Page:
The damage that this deluge of papers has caused to potential innovations is obvious. An alarmingly large portion of published papers are of such poor quality that they cannot be reproduced, and in some cases are deliberate frauds. This problem cuts across all disciplines. In the infamous Schὅn scandal of 2002, the journals Science and Nature, which pride themselves on their standards of refereeing and their visibility, published multiple papers in physics before the fraud was detected. In 2012, when attempt was made to reproduce 53 high-profile cancer research papers by independent researchers, only six were found to be reproducible.
Innovation became a buzzword for politicians and policy makers the world over after the market crash of 2008. A new institute called the ‘European Institute of Innovation and Technology’ was set up in Europe. Australia decided to have a ‘National Science and Innovation Agenda’, and 2011-2020 was declared the ‘Decade of Innovation’ in India. Both the past and present prime ministers of the country have, in their speeches to the Indian Science Congress of 2013 and 2015, used the word ‘innovation’ more than 10 times. Very recently, the second edition of ‘India Innovation Growth Programme’, in which the Department of Science and Technology is a partner, was rolled out at no less a place than the Rashtrapati Bhawan, with a lofty aim to “hand hold and incubate promising innovations”.
However, there is no evidence to show that in India, barring the pharmaceutical sector, the private sector has any real appetite even for incremental innovations. A top-down approach and talks of public-private partnership may be good for profit and public relations but unlikely to deliver genuine innovations.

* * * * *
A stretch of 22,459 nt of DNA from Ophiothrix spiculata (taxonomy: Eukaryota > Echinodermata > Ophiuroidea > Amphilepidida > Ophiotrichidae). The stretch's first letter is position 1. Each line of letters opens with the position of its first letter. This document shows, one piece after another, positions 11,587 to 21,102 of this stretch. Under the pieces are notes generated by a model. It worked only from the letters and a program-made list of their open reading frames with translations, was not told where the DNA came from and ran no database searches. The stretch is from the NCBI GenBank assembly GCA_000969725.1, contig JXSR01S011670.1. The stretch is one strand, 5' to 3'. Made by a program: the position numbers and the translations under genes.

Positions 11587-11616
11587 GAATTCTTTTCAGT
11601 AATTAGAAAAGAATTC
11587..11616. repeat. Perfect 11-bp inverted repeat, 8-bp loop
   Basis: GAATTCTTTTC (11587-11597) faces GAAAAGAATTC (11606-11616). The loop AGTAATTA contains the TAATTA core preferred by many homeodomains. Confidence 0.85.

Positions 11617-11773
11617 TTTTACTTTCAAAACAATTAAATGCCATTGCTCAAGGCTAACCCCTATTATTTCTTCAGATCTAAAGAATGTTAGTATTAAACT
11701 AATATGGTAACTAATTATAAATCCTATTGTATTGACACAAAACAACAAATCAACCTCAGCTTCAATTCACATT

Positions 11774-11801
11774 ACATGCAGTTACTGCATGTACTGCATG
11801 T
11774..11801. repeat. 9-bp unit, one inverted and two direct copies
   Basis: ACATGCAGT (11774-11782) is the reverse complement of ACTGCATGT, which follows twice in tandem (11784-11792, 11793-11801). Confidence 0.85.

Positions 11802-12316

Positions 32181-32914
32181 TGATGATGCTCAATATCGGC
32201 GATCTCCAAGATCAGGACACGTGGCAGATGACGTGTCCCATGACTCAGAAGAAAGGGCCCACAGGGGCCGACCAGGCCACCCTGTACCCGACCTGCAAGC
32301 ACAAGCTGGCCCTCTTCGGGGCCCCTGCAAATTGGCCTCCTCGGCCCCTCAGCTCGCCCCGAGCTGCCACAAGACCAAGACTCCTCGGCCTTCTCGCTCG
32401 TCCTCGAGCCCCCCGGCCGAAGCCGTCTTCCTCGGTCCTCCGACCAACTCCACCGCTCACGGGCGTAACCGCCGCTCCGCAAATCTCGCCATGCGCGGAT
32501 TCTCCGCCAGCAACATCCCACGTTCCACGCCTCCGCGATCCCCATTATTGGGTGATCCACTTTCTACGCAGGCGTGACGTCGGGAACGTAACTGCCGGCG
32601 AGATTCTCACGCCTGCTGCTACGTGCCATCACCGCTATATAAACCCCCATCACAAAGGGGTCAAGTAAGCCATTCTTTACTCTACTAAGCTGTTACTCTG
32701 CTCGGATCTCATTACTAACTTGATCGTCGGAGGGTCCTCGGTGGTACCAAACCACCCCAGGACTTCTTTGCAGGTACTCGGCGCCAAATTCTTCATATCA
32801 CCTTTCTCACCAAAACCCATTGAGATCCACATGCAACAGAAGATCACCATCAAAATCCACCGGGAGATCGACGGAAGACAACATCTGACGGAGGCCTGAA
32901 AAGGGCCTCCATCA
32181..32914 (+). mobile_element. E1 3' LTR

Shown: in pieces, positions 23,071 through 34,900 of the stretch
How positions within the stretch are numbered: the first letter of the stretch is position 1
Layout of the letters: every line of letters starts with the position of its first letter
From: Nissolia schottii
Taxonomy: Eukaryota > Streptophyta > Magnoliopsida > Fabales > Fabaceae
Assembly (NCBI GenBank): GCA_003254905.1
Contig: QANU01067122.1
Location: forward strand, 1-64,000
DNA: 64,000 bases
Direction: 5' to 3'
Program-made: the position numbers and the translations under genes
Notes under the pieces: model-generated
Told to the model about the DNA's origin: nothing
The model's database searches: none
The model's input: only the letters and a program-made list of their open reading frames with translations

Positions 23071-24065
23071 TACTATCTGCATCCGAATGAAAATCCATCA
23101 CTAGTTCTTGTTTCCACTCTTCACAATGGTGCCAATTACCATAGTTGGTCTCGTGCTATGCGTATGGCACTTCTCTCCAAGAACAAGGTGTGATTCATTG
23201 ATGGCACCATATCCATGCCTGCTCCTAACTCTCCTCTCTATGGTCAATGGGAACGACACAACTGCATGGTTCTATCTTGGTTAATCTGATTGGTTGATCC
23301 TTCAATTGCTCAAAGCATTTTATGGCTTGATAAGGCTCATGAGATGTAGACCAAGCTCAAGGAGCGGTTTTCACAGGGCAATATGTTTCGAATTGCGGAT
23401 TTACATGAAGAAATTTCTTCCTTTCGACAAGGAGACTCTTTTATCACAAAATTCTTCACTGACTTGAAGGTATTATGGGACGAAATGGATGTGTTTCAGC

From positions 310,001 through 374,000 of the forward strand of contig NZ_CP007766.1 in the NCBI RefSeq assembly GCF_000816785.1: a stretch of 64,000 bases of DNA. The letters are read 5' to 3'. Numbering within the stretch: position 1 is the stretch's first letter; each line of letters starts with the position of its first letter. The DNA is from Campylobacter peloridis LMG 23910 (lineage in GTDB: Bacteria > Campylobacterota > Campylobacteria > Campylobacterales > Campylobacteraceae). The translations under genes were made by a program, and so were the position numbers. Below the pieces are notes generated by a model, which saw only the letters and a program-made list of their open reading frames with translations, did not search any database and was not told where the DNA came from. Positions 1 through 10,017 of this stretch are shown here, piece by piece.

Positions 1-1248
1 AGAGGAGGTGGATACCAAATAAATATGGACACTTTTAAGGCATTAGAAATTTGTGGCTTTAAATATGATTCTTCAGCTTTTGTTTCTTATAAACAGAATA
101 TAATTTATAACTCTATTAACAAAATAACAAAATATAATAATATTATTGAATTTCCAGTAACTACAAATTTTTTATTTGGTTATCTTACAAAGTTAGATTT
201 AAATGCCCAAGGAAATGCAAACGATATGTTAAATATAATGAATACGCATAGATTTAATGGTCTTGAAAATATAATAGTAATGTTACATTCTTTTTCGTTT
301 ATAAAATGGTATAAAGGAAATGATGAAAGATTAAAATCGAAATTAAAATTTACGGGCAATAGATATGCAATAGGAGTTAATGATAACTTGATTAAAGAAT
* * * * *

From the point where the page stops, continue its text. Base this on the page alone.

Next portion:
A more promising approach would be to ensure that our specific innovation goals are set from a position of knowledge, free from any conflict of interest and supported by civil society. The urgent need for India-specific innovations in the health and agricultural sectors cannot be overemphasised. The big international pharmaceutical companies remain focused on profiting through increased pricing. Their attempts through litigation to prevent and delay the entry of affordable drugs, even the ones listed by WHO as essential medicines in the Indian and other developing-world markets, show no signs of stopping. The lobbying for genetically modified agricultural crops also continues and many experts refuse to recognise the basic conflict-of-interest issue.
The Supreme Court of India has so far interpreted the patent, environmental and other laws keeping the interest of the vast majority of Indians in mind. Future India-specific innovations in the pharmaceutical sector would be critically dependent on such judicial support. Good science does not necessarily mean profits or a product or technology that delivers societal benefits. In contrast, innovation does require scientific objectivity, attention to detail and transparency. This is especially true when the entire regulatory system is suspect and the people who are supposed to benefit belong to the weaker sections of the society.
During the heydays of globalisation it was correctly observed that, “To prosper, we need an international process that can, time after time, fundamentally rethink the elements of our innovation ecology”. A truly ‘international process’ becomes acceptable to the ordinary people of any sovereign country only when benefits and increased prosperity are accessible to them through more jobs, less inequality and deeper democracy. So long as private capital remains focused only on profit, with the political class paying lip service to innovations and sustainability, and scientists remain mesmerised by science metrics, profit will continue to be the end result of most scientific endeavours.
This article was originally published in Current Science (vol. 103, issue 1) and has been reproduced here with permission.